[UPDATE: The new website is still tracking homicides (for 2019 at least) and is testing a new, improved map. We are hoping to raise money to continue the site through donations and monthly subscriptions. Please consider donating to one of the projects on our Help Us page or signing up for membership via Patreon. Or both.]
Unfortunately parts of the old murdermap website will disappear this week after nearly nine years’ service.
The main reason for this decision is that the site was based on a content management system (created by the original developers) that is no longer being supported.
Regular users will also have noticed that the map stopped working properly after Google brought in its new pricing plan in July 2018 and effectively ended the free Maps API service.
The choices were, therefore, leave the website up to deteriorate until it goes down completely (or, worse, gets hacked), or replace it.
Sadly it is also clear that the site is no longer sustainable in terms of time and resources. There are many reasons for this, but in reality the project was hamstrung from the start because it was based on the (unrealistic) idea that it could be funded by online advertising. It has only ever earned enough money to pay for hosting fees and most of the time the site has been maintained by one court reporter (although the information it contains is based on the work of many other people).
So what next?
Since murdermap began in 2010, the site’s database has grown to include more than 1,600 victims of homicide (including both murder and manslaughter, mostly for the years 2008-2018).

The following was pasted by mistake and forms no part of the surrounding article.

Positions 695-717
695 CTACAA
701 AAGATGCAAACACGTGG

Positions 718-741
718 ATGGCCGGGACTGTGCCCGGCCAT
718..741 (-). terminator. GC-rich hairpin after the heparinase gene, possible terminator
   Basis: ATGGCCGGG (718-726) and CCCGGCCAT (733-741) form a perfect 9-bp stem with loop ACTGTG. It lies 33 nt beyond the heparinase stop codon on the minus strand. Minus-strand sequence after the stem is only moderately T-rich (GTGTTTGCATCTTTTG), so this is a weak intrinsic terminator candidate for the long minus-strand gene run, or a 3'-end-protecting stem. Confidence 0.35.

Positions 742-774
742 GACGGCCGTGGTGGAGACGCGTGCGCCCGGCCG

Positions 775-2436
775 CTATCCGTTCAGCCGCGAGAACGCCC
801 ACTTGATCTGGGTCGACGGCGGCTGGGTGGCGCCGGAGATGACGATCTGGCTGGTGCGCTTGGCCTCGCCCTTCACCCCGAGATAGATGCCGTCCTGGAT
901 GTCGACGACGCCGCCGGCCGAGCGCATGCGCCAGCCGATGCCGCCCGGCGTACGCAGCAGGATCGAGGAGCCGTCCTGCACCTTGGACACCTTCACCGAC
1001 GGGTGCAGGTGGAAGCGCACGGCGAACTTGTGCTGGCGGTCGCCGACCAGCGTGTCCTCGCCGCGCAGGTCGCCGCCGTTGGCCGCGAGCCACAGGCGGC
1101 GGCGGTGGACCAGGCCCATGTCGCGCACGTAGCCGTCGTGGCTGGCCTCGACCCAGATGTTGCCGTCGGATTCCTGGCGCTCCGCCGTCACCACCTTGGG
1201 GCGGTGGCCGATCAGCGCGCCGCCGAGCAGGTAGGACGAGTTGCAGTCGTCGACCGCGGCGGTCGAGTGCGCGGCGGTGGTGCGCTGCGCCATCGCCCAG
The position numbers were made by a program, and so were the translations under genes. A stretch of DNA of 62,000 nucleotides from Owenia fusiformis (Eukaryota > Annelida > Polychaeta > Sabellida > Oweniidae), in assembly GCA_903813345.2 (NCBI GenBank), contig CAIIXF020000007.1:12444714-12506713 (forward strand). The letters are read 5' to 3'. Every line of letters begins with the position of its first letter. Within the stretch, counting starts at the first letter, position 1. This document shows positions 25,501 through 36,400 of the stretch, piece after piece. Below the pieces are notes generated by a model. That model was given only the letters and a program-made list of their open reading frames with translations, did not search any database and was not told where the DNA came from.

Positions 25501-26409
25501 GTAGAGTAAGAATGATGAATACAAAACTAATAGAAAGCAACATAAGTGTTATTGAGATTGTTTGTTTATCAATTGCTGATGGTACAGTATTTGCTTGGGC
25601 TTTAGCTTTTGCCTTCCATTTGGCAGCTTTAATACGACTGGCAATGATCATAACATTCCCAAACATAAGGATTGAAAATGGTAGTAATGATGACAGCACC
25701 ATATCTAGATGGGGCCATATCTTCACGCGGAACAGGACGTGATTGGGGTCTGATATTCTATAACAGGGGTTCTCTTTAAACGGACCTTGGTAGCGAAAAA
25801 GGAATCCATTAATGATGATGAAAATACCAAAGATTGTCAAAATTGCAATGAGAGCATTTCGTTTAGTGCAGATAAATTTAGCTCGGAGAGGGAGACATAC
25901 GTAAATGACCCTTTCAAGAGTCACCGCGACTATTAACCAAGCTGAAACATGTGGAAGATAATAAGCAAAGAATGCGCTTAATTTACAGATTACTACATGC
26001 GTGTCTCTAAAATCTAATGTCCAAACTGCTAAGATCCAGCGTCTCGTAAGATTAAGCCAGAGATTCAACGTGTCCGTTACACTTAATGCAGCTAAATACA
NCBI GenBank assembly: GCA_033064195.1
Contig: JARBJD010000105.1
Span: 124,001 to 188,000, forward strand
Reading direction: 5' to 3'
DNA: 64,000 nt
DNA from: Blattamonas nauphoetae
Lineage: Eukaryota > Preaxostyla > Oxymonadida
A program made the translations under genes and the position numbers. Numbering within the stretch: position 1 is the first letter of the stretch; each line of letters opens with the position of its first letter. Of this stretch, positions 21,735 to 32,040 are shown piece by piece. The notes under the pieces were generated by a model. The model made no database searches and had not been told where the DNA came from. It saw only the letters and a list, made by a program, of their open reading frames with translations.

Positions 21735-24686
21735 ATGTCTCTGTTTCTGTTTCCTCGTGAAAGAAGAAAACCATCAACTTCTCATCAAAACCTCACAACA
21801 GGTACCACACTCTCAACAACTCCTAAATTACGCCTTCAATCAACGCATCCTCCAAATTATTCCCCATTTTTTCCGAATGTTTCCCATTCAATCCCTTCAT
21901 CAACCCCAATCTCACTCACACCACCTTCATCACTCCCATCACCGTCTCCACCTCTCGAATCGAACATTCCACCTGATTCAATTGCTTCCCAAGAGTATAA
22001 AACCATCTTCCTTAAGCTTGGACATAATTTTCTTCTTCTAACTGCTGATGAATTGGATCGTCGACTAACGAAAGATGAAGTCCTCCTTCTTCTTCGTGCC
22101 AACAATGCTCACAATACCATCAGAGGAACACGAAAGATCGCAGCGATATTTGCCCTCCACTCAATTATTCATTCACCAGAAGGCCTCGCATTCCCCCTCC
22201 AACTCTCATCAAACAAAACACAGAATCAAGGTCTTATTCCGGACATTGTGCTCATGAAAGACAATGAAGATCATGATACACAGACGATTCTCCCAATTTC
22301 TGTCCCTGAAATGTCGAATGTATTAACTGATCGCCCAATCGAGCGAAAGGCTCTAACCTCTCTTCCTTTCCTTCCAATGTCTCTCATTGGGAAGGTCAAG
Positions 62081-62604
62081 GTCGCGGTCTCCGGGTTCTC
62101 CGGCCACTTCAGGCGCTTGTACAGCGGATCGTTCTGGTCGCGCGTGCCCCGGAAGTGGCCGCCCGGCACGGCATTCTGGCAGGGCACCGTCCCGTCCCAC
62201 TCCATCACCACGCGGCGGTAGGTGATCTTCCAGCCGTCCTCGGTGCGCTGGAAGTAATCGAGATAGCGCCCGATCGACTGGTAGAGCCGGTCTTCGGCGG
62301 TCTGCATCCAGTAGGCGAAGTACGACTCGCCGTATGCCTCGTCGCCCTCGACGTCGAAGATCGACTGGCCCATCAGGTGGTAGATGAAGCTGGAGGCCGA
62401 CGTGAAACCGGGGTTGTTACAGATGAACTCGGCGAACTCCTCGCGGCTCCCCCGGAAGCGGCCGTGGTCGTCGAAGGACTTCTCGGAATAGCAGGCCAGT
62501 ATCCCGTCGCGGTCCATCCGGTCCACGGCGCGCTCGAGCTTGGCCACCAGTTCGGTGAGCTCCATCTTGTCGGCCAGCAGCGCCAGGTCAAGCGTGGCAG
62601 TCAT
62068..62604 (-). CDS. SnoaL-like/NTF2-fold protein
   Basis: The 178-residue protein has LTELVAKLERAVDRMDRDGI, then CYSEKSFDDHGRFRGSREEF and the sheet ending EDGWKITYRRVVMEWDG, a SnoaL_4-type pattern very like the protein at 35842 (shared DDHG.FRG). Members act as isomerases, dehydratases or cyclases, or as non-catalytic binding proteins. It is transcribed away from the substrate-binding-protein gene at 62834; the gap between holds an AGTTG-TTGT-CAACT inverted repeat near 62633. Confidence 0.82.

This database will not be lost. It has been saved offline and is likely to return in a different form at some point. And most of the original webpages have already been archived on the Wayback Machine.
After the original site comes down, it will be replaced by the murdermap blog while other avenues are explored. Crowdfunding may be difficult because running a site like this properly, with in-depth reporting of each murder in London, would require significant annual investment (see the Homicide Watch website in Washington DC for one example). Likewise turning murdermap into a subscriber-only site might be self-defeating, given that it was originally set up with the aim of publicly and openly tracking each and every murder – not just the high-profile cases that already attract media attention – to reveal the stories behind the crime statistics.
While murdermap had many frustrating flaws from the very start, hopefully this site has helped to inform the debate around violent crime in London. And even if murdermap disappears completely, in recent years there has been a greater focus on homicides and violent crime in London. During 2018 several national newspapers maintained lists of homicide victims in the capital and produced in-depth articles using maps and charts (one example being The Guardian). The Office for National Statistics is also providing a lot more detail about homicides than it did ten years ago. Long may this continue.